|Michael Useem’s The Leadership Moment|
This is my second book review – The Leadership Moment by Michael Useem. The book shares nine short, true stories of moments of leadership. Useem does a great job capturing stories from executives of large corporations to fire chiefs and extreme climbers. Each story details the events and decisions of the leaders and the implications of each leader’s actions (or inaction).
Takeaways from the book:
- Successful leaders take action decisively, and as soon as possible. Extreme leadership moments tend to occur out of extraordinary circumstances like Apollo 13’s Eugene Kranz. Eugene was the NASA Flight Director in charge of the control room, and he had the unenviable leadership moment to bring back the astronauts of the crippled Apollo 13. Given the incredibly depleting oxygen levels and power, Kranz had to make decision after decision quickly and decisively.
- Inaction is sometimes the most damning action of all. Useem shares the story of John Gutfreund’s fall at Salomon Inc. Gutfreund failed to address continuous SEC infractions by one of his employees, Paul Mozer. Paul was pocketing millions of dollars while misappropriating Salomon’s clients funds to side-step SEC regulations. Gutfreund knew of Mozer’s transgressions and failed to not only reprimand Mozer, but also failed to share the known infractions with the SEC. Investigations would embroil Salomon into scandals that eventually forced Gutfreund to leave the CEO post while the company fought for survival.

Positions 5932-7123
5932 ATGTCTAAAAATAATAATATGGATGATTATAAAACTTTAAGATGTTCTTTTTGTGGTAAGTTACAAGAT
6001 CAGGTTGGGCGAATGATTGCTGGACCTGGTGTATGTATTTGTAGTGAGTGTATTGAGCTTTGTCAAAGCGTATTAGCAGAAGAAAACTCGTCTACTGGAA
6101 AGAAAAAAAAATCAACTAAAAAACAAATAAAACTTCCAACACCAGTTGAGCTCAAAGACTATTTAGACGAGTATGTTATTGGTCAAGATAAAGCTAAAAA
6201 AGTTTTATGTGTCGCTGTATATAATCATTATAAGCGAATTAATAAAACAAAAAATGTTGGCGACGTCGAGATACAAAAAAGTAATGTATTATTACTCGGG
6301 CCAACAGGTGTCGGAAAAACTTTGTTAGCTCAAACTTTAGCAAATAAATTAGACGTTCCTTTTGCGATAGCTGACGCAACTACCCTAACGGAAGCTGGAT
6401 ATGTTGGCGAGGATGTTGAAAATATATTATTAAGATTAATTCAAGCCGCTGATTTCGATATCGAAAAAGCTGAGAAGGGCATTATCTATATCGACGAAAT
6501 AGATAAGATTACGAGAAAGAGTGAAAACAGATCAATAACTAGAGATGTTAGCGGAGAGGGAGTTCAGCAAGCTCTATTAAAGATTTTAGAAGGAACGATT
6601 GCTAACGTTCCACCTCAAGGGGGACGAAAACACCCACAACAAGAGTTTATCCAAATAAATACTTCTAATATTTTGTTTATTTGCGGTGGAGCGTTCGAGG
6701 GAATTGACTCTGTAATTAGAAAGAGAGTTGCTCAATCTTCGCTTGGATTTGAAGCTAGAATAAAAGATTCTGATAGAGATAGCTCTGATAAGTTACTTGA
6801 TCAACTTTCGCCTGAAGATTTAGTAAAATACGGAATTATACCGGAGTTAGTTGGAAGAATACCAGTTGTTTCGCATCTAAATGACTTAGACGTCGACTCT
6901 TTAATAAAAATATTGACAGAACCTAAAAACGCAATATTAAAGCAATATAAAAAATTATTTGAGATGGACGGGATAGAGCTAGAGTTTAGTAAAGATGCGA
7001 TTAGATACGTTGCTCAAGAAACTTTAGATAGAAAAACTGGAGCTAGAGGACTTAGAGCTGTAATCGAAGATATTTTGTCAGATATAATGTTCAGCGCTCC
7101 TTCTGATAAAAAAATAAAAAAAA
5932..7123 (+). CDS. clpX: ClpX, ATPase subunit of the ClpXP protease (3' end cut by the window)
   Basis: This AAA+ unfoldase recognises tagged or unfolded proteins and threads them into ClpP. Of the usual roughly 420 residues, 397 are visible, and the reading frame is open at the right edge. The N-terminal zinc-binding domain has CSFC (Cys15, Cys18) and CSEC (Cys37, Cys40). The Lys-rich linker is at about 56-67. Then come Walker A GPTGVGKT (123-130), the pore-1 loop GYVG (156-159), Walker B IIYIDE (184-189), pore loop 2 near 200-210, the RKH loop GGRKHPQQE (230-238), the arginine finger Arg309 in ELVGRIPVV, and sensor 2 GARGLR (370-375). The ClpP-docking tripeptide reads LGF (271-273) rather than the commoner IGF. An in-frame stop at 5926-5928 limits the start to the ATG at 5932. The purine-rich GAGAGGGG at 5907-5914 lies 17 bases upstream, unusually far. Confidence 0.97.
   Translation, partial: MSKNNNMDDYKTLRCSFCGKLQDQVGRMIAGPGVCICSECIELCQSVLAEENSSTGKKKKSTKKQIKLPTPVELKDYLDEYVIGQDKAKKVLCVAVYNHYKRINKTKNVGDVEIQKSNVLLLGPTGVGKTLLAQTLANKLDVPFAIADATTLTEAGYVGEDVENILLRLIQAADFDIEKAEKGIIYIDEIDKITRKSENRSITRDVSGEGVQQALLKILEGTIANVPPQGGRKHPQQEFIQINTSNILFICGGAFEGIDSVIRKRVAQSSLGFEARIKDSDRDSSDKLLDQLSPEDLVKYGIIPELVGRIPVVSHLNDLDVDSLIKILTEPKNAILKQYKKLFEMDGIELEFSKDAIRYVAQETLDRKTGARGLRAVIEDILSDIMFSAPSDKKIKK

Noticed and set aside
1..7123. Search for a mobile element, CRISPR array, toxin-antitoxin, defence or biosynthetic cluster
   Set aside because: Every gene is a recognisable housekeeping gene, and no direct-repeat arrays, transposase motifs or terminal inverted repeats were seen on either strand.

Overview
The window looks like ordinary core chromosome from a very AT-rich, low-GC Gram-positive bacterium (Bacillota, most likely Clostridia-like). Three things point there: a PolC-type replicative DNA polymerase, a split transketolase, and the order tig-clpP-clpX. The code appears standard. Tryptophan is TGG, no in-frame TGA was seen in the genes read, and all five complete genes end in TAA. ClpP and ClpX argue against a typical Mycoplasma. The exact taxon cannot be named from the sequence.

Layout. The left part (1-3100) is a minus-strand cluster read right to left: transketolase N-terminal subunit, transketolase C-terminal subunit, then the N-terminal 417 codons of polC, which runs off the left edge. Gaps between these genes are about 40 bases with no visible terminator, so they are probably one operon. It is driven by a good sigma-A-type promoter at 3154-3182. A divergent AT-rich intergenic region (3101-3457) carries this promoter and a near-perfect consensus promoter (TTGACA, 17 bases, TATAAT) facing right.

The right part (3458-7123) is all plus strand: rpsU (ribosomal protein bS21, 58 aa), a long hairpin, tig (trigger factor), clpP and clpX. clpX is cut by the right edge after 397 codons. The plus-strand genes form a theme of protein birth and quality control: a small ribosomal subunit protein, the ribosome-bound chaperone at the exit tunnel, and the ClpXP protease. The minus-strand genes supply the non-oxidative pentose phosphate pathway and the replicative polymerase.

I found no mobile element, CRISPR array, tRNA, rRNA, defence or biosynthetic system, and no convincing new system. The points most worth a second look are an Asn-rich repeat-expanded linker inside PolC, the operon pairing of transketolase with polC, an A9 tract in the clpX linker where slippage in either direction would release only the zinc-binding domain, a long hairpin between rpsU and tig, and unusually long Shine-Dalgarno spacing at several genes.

- Communication, trust, and delegation enables a leader to accomplish more than s/he could ever achieve alone. Leveraging Apollo 13’s Eugene Kranz again, Useem shared how Kranz created several specialist groups to find solutions to some of the most complex scenarios NASA has ever experienced. Kranz knew his team members were some of the brightest, most capable people. He bestowed the greatest trust and delegation to his teams with the lives of the Apollo 13 astronauts at stake.
- Remember the ethos of the company to have a great impact. Roy Vagelos at Merck Pharmaceuticals had developed a drug that could cure and prevent early stage river blindness called Mectizan. Problem was, the 20M people who needed it was largely poor. To develop the drug would cost Merck hundreds of millions including testing, adhere to regulations, distribution, etc. Roy decided that despite little to no return to shareholders, it was Merck’s responsibility to develop and distribute the drug at no cost forever. Roy leaned on the company’s mission to “provide innovative, distinctive products and services that save and improve lives”. Since 1986, the drug has been distributed to over 55M people.
I really enjoyed the book as it made me put myself into the situations of the leaders. It’s easy to see some of the missteps and challenges each leader was faced with. It’s even easier to assume I would make the smart, best moves, but in the situation, much is happening that decisions will be complicated. However, by reading these stories, I hope to be ready for my leadership moments in the future.